On Thursday, Oct. 8, Pacific University launched a COVID-19 tracing dashboard, which allows students to view the total number of tests conducted since March, along with active cases that are being monitored both on and off campus.
At the time of publication, the COVID dashboard reports three undergraduate students, one graduate student and one employee currently in active isolation.
There are multiple teams of both students and staff that compose the different response teams for the virus. Abby Ryan is a junior currently working on the student response team. “We all have different roles,” said Ryan. “The thing that connects it all is this focus on keeping our community healthy and happy through this pandemic.”
“Within the university, there are different protocols for the undergraduate and graduate students,” said Stephanie Stokamer, director for the Center of Civic Engagement who works on the undergraduate COVID response team.
For an undergraduate student, symptoms will be reported by themselves, or by a concerned professor or another individual. Following this, the student will be assigned to someone in the response team, who will guide them through the process of self-monitoring for symptoms, and even obtaining a COVID-19 test if necessary.
On the other end of the spectrum, the “MST COVID-19 tracing team receives a report from the Illness Registry or an email from the College Dean of CHP with the name and phone number of the student,” says Katelyn Eisenhooth, assistant director of International Programs. Once a graduate student has been assigned to someone on the response team as a case, a phone call is made to ascertain the specific situation, and what protocols will need to be used going forward. Then, the student is monitored until they are deemed safe to be released back into the community again, which is usually after they have been symptom free for 72 hours.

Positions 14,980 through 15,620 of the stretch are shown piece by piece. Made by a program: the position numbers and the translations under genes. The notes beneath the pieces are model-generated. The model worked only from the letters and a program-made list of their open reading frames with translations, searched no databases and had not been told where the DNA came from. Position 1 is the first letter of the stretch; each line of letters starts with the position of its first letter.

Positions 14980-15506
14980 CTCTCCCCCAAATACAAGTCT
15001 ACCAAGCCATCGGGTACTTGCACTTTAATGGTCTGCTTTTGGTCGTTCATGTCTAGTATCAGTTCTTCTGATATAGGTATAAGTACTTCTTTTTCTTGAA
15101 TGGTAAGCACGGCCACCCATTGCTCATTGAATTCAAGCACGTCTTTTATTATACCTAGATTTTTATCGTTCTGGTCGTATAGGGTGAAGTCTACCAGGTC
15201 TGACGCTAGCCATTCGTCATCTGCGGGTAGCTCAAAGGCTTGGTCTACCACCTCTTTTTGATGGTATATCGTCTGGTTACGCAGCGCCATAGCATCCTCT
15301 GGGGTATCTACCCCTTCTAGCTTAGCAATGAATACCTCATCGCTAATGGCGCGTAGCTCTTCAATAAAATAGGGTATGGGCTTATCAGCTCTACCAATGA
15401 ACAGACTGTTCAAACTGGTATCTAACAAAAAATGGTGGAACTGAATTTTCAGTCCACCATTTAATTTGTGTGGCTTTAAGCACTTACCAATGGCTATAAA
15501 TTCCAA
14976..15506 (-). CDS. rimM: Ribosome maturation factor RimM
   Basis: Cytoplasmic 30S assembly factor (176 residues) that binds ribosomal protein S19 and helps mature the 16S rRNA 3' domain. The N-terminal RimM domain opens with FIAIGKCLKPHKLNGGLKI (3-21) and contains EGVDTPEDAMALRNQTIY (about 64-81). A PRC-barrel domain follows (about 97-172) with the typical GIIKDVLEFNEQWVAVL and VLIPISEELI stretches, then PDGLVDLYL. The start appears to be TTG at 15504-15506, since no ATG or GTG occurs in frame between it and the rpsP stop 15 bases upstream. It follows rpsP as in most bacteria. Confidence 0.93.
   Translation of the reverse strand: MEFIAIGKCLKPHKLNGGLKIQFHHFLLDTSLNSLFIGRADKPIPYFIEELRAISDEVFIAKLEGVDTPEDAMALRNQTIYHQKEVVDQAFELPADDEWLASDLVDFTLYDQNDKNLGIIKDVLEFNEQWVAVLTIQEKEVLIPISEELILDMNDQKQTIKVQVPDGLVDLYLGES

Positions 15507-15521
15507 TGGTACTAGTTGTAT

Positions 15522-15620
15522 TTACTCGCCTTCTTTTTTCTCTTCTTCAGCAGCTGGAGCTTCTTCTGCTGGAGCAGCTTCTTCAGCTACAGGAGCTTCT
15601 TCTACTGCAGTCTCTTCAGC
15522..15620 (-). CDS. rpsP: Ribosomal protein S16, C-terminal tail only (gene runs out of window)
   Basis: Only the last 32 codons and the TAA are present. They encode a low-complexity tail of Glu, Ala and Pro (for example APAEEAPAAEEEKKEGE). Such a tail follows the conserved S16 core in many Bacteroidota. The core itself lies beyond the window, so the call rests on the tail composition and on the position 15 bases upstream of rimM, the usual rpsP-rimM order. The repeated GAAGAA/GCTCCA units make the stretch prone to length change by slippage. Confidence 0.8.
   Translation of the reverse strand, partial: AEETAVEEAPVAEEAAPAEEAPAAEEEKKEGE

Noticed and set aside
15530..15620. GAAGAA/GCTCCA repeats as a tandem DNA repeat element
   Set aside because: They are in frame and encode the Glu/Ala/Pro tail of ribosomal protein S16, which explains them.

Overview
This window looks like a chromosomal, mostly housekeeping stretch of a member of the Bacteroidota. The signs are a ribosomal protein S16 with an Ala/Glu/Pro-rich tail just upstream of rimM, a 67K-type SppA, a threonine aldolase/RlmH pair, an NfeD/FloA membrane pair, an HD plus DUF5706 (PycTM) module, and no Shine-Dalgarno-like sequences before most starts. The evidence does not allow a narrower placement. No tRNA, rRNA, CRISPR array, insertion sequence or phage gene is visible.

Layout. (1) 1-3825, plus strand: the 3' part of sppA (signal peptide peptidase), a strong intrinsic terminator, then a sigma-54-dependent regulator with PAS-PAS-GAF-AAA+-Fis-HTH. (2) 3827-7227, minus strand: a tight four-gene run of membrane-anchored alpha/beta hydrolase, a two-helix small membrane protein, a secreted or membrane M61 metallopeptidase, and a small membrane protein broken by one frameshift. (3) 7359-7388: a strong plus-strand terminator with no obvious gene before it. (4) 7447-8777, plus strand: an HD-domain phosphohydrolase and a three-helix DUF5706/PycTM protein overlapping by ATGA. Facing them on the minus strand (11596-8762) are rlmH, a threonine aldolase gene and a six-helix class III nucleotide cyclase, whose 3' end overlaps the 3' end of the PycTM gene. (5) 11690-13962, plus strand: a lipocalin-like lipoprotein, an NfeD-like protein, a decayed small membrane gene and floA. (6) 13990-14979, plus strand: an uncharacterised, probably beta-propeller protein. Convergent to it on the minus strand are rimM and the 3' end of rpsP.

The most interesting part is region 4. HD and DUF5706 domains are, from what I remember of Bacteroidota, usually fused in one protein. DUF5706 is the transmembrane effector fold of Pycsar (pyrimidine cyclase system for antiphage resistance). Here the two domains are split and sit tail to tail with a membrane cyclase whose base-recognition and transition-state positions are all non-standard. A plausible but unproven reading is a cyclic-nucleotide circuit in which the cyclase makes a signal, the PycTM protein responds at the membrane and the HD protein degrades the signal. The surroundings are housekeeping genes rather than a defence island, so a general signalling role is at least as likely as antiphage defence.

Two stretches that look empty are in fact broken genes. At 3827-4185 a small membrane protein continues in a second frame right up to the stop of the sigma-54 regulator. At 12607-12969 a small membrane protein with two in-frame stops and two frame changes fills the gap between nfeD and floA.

“We’ve been fairly lucky so far in that we have had students who have experienced symptoms or tested positive that live off campus or are taking mostly remote courses,” said Stokamer.
A pattern that has emerged as a result of the increased number of self-isolations and quarantines that students must engage in is a higher number of poorly attended in-person classes. “There are a number of students who have decided to go completely remote, even if they are living on campus,” said Stokamer. Students are both officially and unofficially stepping back from campus life. — Ella Cutter
(Editor’s Note: Pacific University’s COVID tracing dashboard can also be accessed at any time on our website through the menu link “COVID-19 Tracking”)
Photo: Students Madelon Jones and Lorreine Corotan are a part of the student COVID-19 response team, pictured putting together a prize basket for a scavenger hunt. (Madelon Jones)
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